The Manor of Bluntisham

Historical notes about the Manor of Bluntisham, Huntingdonshire, England, UK

 

The history of the manor of BLUNTISHAM goes back to the early part of the 10th century, when it was seized by Toli the Dane, who is said to have been jarl or alderman of Huntingdon. Toli was killed at the Battle of Tempsford in 921, when the shire with Bluntisham returned to the rule of Edward the Elder.

Later Bluntisham, probably by grant from the crown, became the property of Wulfnoth (Wlnoth) who about 970–75 sold it to Bishop Ethelwold and Brithnold, the first abbot of Ely, for the endowment of Ely Abbey. The sale was confirmed by King Edgar, after whose death in 975 a claim to it was made by the sons of Bogo de Hemingford, who said it was the inheritance of Tope their uncle. According to their story Tope's grandmother in her maidenhood went to the assistance of Edward the Elder against Toli, the Danish earl, and consequently Toli seized her lands, which, as his property, would be confiscated by the crown after the Battle of Tempsford. In the pleadings it is stated that throughout the sheriffwick (vicecomitatus) of Huntingdon there was no land which was not subject to forfeiture saving two hides in Bluntisham held by Aelfsicyld and two hides in Spaldwick. The claim by the sons of Bogo was declared false by the county court and the men of the six hundreds, numbering over a thousand, testified to the title of Wulfnoth. The sale to Ely Abbey was therefore confirmed.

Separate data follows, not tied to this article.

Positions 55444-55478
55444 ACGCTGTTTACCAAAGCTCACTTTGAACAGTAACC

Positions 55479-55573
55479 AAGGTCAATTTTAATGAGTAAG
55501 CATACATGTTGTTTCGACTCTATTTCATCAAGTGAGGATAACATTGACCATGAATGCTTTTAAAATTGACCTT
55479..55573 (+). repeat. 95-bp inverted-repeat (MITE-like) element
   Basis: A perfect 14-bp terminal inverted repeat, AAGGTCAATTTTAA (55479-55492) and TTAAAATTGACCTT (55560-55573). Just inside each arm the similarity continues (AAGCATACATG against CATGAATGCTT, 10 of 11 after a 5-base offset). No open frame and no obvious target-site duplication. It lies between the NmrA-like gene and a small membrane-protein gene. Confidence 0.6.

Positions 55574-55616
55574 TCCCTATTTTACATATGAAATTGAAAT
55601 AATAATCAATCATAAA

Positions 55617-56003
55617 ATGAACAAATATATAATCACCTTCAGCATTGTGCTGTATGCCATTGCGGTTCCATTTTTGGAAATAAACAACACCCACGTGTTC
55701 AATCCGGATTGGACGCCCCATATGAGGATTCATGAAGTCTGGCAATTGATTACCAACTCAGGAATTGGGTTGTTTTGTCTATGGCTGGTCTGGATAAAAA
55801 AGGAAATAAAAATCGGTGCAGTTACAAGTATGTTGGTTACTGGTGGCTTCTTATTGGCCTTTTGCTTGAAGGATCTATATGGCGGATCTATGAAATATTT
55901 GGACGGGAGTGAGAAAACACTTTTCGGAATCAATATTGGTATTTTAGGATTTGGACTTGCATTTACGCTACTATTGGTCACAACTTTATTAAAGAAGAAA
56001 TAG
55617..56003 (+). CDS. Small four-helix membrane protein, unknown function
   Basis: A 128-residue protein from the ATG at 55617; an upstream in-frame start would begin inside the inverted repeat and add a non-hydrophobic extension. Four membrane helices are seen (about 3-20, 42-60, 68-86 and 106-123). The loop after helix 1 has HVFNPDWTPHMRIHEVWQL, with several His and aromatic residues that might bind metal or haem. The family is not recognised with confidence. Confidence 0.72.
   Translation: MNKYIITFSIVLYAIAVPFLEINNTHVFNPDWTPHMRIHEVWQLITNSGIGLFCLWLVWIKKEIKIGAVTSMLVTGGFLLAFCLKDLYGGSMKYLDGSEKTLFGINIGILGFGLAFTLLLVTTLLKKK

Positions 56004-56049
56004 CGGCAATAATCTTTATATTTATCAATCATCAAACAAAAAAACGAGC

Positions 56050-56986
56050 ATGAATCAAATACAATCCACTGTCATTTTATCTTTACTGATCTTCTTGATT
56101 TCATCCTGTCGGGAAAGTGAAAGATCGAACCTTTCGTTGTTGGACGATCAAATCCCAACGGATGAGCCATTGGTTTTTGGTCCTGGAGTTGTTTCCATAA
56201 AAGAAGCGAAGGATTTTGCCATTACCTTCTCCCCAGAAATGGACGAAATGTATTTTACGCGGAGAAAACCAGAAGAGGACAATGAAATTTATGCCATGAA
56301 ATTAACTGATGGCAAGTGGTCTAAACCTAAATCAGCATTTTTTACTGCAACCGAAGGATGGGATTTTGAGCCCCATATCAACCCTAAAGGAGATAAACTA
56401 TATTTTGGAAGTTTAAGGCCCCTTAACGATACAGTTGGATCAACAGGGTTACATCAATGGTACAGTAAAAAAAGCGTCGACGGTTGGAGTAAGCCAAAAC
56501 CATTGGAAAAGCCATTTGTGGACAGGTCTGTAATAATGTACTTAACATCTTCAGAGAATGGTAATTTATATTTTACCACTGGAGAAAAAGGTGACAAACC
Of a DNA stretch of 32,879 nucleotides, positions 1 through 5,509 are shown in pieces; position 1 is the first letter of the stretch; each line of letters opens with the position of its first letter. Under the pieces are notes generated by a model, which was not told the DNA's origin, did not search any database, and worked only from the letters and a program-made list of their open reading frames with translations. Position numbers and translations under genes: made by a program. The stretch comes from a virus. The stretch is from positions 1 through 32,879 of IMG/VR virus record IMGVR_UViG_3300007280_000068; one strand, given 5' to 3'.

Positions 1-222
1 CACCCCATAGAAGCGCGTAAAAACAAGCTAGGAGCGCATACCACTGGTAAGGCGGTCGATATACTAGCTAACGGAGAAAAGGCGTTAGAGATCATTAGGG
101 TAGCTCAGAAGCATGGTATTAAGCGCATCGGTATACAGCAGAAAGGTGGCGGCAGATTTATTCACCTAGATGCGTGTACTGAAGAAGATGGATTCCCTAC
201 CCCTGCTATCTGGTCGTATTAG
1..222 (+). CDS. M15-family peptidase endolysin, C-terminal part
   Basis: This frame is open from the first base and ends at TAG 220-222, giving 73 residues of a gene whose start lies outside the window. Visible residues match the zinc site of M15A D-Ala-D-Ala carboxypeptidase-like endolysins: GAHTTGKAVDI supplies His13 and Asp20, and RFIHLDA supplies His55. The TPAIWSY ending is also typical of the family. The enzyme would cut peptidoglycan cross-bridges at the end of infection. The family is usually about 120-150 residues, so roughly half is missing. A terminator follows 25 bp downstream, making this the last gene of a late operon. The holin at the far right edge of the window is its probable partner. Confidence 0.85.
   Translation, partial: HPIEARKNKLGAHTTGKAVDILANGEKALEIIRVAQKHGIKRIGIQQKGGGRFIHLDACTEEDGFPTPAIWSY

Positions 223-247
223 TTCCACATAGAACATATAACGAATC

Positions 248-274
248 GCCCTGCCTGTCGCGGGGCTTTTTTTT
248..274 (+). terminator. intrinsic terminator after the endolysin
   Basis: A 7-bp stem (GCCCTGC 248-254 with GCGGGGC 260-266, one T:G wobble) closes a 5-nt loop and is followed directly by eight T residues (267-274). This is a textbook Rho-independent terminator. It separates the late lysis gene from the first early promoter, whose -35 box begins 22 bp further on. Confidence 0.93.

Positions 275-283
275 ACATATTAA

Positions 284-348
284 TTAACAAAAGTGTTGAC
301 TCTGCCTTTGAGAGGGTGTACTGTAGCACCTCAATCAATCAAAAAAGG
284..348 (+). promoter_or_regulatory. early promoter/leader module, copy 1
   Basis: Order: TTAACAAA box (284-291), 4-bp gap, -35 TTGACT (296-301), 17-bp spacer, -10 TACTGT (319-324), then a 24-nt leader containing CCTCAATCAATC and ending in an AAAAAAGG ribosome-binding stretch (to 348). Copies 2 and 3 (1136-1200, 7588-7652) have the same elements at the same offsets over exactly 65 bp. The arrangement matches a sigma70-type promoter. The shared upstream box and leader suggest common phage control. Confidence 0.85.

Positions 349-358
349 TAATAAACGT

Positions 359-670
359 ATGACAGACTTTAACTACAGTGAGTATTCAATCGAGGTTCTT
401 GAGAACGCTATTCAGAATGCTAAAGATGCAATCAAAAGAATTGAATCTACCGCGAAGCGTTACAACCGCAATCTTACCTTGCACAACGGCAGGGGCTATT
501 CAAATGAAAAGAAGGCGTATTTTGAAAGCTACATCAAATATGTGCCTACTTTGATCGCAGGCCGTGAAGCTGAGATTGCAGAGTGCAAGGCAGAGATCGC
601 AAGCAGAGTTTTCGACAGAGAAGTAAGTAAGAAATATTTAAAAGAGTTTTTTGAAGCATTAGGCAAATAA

Arms of the Abbot of Ely

The Armorial Bearings of the Abbot of Ely.

The Armorial Bearings of the Abbot of Ely.

 

Domesday Bluntisham - Land of the Abbot of Ely

In BLUNTISHAM the Abbot of Ely had 6.5 hides to the geld. [There is] land for 8 ploughs and, apart from these hides. [he had] land for 2 ploughs in demesne. There are now 2 ploughs in demesne; and 10 villans and 3 bordars with 3 ploughs. There is a priest and a church, and 20 acres of meadow, [and] woodland pasture 1 league long and 4 furlongs broad. TRE as now, worth 100s.

(Note: Demesne - Land retained by the Lord of the Manor for his own use and TRE - Tempora Regis Eduardis - In the time of King Edward the Confessor.)

In the Domesday Survey (1086) as Bluntisham as the land of the Abbey of Ely was assessed at 6.5 hides, and is the only manor of the soke of Somersham for which a priest and a church are returned.

When the bishopric of Ely was founded in 1108, a division of the lands of the abbey was made and Bishop Harvey allotted to the prior and convent certain payments of timber from Bluntisham and a 'mansura' of land with 5 acres from which the timber was collected and 8 acres of meadow upon which the oxen that drew the timber pastured. This evidently represented Bluntisham manor which continued to be in the hands of the prior and convent of Ely until the Dissolution. In 1541 the manor of Bluntisham formerly belonging to the prior and convent was granted to the newly formed dean and chapter of Ely. On the abolition of deans and chapters in 1649 the manor was granted to Valentine Walton the regicide, as a reward for his services to Parliament. At the Restoration it was restored to the dean and chapter and was owned by them until 1869, when it was taken over by the Ecclesiastical Commissioners, who are now lords of the manor.